On the eve of the eighth anniversary of war’s end in Sri Lanka, we publish below a letter from mothers of the disappeared of Kilinochchi who continue to seek answers as to the whereabouts of their loved ones. Full versions of the respective letters to Secretary-General António Guterres and Prime Minister Theresa May, can be found here and here.
15th May 2017
Your Excellency António Guterres, The Rt Hon Theresa May,
We mothers belong to the Association for the Relatives of the Enforced Disappeared in the District of Kilinochchi in northern Sri Lanka. For three long months we have been continuously staging protests by the roadside to draw the world’s attention to our agonizing plight. We just want to know what happened to our beloved sons and daughters, our husbands and wives and our grandchildren who have disappeared. After eight years we need the truth but the Government of Sri Lanka, which claims to believe in transitional justice, has ignored us, trampled on our feelings and shown us nothing but disrespect. Basic human dignity means we should be heard.
In our small district alone there are at least 1,200 people who disappeared at the end of the civil war in 2009. This figure includes those who surrendered to the army and those who were identified as suspects while in custody and taken away. Some were abducted before and after the end of the war; others surrendered in an orderly fashion under the protection of a Catholic priest on the last day of the war, but the priest, Father Francis Joseph, and the people with him have all disappeared without trace, including several young children from our families.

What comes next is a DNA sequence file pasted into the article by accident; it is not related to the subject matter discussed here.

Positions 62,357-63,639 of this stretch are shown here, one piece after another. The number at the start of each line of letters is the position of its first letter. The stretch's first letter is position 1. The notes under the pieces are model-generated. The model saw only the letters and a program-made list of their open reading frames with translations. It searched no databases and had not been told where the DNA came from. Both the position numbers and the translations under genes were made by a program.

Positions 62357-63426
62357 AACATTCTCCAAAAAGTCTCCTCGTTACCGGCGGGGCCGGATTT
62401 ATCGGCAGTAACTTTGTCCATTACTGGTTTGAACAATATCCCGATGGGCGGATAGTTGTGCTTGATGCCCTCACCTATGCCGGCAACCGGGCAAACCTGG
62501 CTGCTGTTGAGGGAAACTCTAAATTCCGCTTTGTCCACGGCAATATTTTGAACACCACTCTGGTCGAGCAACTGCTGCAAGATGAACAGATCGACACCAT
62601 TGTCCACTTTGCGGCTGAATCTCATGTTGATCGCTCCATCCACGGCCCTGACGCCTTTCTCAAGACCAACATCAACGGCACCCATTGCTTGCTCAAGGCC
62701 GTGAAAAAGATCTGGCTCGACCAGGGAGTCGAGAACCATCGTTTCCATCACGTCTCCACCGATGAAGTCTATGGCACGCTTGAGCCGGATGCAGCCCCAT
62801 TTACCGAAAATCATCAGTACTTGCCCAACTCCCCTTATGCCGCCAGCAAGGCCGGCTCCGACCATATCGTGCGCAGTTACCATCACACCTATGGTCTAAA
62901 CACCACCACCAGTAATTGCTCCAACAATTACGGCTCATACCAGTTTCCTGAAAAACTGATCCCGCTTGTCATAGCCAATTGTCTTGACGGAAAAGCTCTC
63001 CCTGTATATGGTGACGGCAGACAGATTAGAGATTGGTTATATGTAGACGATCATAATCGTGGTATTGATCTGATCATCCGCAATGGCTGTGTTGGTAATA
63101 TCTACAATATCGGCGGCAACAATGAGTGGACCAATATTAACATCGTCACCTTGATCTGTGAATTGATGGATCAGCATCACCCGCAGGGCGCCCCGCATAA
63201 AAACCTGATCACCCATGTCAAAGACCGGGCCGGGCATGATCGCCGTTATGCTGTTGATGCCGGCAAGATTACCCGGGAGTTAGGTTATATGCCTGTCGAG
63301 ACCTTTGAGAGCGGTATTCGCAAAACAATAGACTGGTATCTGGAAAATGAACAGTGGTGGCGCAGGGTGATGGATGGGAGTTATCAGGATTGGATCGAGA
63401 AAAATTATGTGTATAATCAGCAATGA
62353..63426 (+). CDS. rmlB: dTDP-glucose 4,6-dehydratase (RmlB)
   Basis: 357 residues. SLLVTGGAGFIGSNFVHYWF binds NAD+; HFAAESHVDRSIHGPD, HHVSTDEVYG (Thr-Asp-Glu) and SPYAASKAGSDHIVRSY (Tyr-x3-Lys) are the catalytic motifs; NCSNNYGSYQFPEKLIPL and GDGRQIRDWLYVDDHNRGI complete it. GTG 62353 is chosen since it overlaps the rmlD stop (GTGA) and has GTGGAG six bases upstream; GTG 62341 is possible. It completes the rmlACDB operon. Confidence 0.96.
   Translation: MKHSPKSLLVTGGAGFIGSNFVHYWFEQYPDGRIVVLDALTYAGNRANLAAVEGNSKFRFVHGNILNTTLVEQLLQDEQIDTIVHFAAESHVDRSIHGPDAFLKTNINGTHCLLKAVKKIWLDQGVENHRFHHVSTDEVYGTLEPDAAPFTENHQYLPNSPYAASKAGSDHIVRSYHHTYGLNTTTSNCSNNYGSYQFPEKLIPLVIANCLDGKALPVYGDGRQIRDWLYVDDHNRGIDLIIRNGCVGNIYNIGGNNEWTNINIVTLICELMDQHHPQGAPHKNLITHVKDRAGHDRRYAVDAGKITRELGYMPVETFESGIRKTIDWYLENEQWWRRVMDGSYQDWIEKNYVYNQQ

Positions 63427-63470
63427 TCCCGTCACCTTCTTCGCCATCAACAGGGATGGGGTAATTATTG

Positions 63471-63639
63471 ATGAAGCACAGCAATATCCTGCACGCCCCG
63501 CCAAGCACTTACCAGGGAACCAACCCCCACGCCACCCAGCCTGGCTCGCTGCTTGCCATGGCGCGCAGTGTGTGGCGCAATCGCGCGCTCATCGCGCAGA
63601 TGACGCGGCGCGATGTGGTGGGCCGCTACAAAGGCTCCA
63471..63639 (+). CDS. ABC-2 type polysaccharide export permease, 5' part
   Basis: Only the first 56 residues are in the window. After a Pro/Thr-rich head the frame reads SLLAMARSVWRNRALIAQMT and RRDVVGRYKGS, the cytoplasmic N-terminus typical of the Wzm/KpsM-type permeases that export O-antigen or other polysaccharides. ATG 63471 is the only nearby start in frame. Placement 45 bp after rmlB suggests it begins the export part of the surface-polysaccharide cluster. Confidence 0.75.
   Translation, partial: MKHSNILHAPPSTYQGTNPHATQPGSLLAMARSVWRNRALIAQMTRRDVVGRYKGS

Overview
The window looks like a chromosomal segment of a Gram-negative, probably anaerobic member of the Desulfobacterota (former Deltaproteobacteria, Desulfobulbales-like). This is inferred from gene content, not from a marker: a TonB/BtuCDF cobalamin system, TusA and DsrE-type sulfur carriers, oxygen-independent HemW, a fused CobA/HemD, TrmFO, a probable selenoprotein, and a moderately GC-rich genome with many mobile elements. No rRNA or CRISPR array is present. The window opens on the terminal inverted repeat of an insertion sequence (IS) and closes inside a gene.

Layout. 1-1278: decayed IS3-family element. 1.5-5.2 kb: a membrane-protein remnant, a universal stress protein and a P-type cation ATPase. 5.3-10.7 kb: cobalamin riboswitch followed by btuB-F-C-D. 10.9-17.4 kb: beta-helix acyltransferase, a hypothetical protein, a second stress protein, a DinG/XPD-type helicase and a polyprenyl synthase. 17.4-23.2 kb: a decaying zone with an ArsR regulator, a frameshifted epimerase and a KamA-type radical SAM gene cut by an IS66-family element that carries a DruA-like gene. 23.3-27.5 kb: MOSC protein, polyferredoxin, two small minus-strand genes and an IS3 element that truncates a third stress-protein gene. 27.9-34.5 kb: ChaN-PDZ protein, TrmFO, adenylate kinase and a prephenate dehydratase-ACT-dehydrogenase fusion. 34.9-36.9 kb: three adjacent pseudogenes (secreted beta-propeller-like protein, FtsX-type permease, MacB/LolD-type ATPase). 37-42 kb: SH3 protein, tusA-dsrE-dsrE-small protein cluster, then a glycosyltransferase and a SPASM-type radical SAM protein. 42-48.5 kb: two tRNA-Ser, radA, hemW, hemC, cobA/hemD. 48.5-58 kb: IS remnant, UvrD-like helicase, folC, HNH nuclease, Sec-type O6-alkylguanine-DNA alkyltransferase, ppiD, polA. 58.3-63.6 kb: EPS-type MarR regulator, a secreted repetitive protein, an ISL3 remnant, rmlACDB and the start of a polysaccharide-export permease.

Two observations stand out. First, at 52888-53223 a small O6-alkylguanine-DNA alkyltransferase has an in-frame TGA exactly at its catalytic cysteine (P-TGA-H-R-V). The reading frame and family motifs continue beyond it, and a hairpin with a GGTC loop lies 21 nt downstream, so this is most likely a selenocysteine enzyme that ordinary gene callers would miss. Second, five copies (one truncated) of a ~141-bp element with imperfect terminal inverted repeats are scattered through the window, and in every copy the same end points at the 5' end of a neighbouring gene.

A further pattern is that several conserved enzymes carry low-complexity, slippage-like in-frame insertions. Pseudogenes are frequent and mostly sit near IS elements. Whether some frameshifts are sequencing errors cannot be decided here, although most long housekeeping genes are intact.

We started this protest to hold the Sri Lankan Government accountable for its actions in the final phase of the civil war in 2008-9.
Also we wanted to know the names of all those held in secret torture camps. Some of us have compelling evidence to prove that our children have been kept in secret camps by the Sri Lankan armed forces.
Specifically we ask your help in securing from the Sri Lankan Government the release of the names of:
(a) all those who are still in their custody today and
(b) all those who were in their custody.
Although more than 80 days have already passed since we began our protest, no one from the Government has visited us or shown any interest in knowing our demands.
Our members are already badly affected physically and psychologically by the disappearance of their loved ones, and are becoming weaker and weaker. No one from the iNGOs, or the Government or the International Community has responded to our plea.
We would like to spend at least a few days with our children before we die.
The Mothers of the Disappeared, Kilinochchi, Sri Lanka.